SAN FRANCISCO When Apple Inc unveiled its iPad last month, one crucial detail almost got drowned out in the hoopla: the new tablet computer will be powered by an in-house chip called the A4.
While Apple likely will not market the chip publicly, analysts say the new processor underscores how rival chip designs may eventually win out over Intel Corp's designs in the emergent hot category of mobile devices like smartphones and tablets.
Intel says the first smartphones using its chips go on sale by 2010's second half, as it tries to stake out a corner in the wireless market and replicate what it did for the formerly red-hot netbook category it now almost completely dominates.
But analysts point to an uphill battle against Nvidia Corp, Marvell and Qualcomm Inc, already making headway with cheaper, low-power processors based on designs by ARM Holdings PLC.
"They (Intel) don't have a track record in delivering these types of chips," said Wedbush Morgan analyst Patrick Wang. "They haven't been successful in the past, and they're trying to get in."
Not much is known of the A4 -- the brainchild of Apple design teams including recently acquired PA Semi -- except that it gives the iPad a long battery life and is considered comparable to rival processors in both speed and performance.
That Apple went its own way illustrates how specialized chip design may be more suitable for the burgeoning mobile market than Intel's do-everything approach.
The difficulty, analysts say, is Intel keeps trying to leverage its x86 technology, on which the more powerful processors that drive eight out of 10 personal computers worldwide is based.
"If you look at the stuff Intel's put out there at previous press events and developer forums, you see mobile Internet devices that are kind of clunky, really thick, low-battery life type of devices," Wang said. "They've been worried."
Intel-based tablet laptops have been sold without huge success for nearly a decade. Apple uses Intel chips in its Macintosh personal computers and servers.
A NEW FRONTIER
Since 2007, Intel has been making a strong push into mobile devices with processors designed specifically for wireless products like netbook PCs and handheld Internet gadgets. Its Atom mobile chip began selling in 2008, and has taken the low-cost, no-frills netbook market by storm, powering tiny computers just enough to run Microsoft Corp's Windows system to check email, surf the Web, and create documents.
But with analysts predicting slowing netbook sales growth, Intel wants to convince device makers that its chips are the best bet for the new breed of handheld gadgets.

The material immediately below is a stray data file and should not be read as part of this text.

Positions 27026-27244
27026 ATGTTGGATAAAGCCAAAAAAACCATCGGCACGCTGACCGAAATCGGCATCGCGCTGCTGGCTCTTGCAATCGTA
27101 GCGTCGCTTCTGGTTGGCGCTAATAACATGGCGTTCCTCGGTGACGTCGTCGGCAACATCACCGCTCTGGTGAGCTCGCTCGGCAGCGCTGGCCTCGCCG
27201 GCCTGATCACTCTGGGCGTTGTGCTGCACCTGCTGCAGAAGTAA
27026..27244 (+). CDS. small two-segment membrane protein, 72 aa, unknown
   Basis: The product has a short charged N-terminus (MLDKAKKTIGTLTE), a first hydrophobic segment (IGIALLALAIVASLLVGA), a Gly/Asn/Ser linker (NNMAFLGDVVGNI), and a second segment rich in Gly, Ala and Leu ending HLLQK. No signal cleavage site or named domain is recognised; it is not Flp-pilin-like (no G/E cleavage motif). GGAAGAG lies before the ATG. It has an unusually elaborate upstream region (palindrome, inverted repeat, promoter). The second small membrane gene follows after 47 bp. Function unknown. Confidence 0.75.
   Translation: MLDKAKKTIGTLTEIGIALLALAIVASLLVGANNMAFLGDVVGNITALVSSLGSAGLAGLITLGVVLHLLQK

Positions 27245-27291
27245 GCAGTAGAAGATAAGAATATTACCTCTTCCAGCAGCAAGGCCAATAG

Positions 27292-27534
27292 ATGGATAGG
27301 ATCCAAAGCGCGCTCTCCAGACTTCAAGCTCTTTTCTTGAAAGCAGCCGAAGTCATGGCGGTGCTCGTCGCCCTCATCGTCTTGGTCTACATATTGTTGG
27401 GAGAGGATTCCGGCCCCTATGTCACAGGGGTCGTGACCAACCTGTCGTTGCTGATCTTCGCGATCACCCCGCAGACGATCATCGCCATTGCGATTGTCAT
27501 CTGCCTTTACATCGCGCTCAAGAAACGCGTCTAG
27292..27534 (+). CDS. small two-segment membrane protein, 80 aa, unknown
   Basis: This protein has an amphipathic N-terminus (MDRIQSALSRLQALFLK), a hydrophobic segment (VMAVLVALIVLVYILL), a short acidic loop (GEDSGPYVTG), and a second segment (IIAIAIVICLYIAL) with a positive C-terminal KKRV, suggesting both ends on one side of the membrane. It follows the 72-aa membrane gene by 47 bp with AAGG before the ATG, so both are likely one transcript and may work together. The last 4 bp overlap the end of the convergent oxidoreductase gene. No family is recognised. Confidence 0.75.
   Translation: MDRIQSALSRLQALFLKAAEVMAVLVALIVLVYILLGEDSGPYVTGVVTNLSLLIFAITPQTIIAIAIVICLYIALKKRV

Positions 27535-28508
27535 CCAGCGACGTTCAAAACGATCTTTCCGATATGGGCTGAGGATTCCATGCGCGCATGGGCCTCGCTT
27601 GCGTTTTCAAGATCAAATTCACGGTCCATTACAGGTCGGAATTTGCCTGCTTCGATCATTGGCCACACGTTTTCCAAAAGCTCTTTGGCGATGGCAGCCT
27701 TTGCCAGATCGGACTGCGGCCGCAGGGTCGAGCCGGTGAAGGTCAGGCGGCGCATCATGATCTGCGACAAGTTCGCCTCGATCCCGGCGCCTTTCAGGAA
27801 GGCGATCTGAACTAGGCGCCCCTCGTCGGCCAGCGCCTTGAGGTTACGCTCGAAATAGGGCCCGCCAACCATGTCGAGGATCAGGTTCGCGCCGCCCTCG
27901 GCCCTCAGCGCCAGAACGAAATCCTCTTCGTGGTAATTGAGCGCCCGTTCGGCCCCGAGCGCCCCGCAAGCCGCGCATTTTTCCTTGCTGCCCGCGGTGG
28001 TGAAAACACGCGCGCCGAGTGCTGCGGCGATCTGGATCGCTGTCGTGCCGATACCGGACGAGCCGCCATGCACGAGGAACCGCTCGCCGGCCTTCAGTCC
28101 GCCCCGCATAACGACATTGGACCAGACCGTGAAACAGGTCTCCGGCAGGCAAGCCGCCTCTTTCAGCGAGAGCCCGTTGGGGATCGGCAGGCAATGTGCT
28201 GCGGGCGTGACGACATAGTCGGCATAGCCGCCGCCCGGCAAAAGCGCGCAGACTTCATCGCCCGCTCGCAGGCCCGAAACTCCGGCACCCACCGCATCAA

And there is a reason: at an investor meeting in May, Intel Chief Executive Paul Otellini said the smartphone chip market and the low-cost netbook chip market each will amount to $10 billion in 2011.
To date, Intel has sold just shy of 55 million chips for netbooks and other mobile devices. About 3 million were targeted at handheld Internet products, although Mercury Research analyst Dean McCarron said many of them most likely ended up in low-end netbooks instead.
Now Apple's iPad is expected to cement consumer demand for a new class of tablet-style computers and e-readers. IDC analyst Bob O'Donnell said his firm predicted Apple will sell 3 million to 4 million iPads this year compared to an estimated 35 million netbooks and 165 million notebooks expected to be sold in 2010.
But sales of mobile Internet gadgets like tablets are expected to leap several-fold over the course of coming years -- an emerging battleground for chipmakers.
Nvidia recently became popular for this new generation of mobile devices with its Tegra platform, which offers graphics married to a processing brain based on designs licensed from ARM. Nvidia expects its mobile-focused platform will pull in at least $200 million in revenue in 2010, and to represent as much as half the company's revenue in a few years. In fiscal 2009 the company had overall revenue of $3.45 billion.
But just as Apple shunned Intel for the iPad, most tablet and smartphone manufacturers have chosen to build products containing ARM-based products.
"For Intel, there's an implication that there's a lot of the computing world you don't need an x86 for," said Auriga analyst Daniel Berenbaum.
Instead of relying on Intel's trademark power, performance, and multi-tasking technologies, he said, most smartphones and mobile devices marketed in the last year have primarily been designed around simple tasks such as watching movies, listening to music, surfing the Web, or flipping through photos -- all without draining too much battery power.
That includes Apple, whose self-designed A4 is rumored to be included in the next iPhone, expected this summer.
"If it's a reminder that Intel is not ready for this kind of prime time, it is a sign that ARM is upscaling," said IDC analyst Shane Rau. "It's a sign that the ARM ecosystem is executing."
(Reporting by Ian Sherr; Editing by Edwin Chan, Phil Berlowitz)